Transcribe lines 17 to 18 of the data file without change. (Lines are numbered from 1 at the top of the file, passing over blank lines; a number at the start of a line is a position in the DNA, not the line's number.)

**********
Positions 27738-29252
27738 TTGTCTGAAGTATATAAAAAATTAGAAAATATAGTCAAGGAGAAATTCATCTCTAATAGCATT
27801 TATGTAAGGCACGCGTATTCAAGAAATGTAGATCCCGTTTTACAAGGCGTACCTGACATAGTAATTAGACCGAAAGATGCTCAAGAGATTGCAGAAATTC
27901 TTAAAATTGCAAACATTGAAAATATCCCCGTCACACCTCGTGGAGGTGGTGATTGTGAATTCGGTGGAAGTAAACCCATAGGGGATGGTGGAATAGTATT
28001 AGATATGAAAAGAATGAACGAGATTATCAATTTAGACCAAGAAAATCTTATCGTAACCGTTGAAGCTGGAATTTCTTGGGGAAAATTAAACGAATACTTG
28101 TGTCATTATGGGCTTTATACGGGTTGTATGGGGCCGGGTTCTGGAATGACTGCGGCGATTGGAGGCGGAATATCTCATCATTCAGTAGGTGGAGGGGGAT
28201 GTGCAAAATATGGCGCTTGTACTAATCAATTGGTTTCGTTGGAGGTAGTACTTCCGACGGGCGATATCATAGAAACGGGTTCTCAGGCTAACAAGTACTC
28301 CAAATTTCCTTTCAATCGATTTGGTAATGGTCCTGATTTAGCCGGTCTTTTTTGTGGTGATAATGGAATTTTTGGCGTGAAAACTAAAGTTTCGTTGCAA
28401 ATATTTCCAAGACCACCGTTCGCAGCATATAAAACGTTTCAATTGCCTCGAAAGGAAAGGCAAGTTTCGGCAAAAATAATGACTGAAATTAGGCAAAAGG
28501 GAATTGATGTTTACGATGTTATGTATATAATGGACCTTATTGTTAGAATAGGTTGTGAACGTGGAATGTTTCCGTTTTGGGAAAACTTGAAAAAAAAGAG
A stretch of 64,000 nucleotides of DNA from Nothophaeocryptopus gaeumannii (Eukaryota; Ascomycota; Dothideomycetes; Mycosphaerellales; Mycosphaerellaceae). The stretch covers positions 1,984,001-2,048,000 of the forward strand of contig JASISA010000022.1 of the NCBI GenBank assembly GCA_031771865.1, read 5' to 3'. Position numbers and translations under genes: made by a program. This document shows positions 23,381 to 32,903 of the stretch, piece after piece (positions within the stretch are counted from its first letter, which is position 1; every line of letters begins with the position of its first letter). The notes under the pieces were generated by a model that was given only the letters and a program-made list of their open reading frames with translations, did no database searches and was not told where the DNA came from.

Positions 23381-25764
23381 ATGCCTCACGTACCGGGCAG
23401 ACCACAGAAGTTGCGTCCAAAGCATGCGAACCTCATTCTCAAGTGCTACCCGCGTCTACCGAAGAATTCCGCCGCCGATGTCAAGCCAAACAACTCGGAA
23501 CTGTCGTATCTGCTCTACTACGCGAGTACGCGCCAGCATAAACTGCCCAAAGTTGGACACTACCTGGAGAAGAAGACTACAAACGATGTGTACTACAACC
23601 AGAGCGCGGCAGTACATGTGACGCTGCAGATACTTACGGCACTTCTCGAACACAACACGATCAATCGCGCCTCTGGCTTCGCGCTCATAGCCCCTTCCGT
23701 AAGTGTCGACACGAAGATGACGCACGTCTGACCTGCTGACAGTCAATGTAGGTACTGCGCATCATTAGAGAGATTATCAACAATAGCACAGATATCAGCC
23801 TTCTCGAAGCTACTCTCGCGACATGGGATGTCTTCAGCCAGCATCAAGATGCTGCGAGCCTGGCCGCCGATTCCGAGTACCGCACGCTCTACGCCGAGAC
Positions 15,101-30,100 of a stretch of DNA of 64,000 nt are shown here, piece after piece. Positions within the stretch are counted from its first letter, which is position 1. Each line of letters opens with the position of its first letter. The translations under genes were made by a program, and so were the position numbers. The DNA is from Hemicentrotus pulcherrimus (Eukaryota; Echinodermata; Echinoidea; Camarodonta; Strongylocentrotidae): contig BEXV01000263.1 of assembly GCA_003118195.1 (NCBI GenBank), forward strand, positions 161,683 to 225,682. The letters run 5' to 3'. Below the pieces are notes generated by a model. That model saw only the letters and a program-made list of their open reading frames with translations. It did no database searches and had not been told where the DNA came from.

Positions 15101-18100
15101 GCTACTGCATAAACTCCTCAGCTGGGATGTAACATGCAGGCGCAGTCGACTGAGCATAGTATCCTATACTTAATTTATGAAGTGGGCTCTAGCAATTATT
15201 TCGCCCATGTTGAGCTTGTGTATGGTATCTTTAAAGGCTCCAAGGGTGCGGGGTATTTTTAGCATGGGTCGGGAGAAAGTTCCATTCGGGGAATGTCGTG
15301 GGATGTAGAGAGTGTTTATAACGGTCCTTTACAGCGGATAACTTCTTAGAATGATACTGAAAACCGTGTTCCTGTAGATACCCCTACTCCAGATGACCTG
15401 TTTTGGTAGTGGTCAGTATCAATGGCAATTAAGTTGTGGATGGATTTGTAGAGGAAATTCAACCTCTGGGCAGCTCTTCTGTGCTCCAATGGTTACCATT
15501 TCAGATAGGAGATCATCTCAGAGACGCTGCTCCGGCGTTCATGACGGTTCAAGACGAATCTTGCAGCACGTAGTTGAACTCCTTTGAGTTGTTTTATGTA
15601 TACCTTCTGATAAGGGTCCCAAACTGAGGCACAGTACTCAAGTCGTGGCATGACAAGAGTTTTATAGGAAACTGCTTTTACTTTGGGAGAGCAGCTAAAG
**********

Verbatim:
23701 AAGTGTCGACACGAAGATGACGCACGTCTGACCTGCTGACAGTCAATGTAGGTACTGCGCATCATTAGAGAGATTATCAACAATAGCACAGATATCAGCC
23801 TTCTCGAAGCTACTCTCGCGACATGGGATGTCTTCAGCCAGCATCAAGATGCTGCGAGCCTGGCCGCCGATTCCGAGTACCGCACGCTCTACGCCGAGAC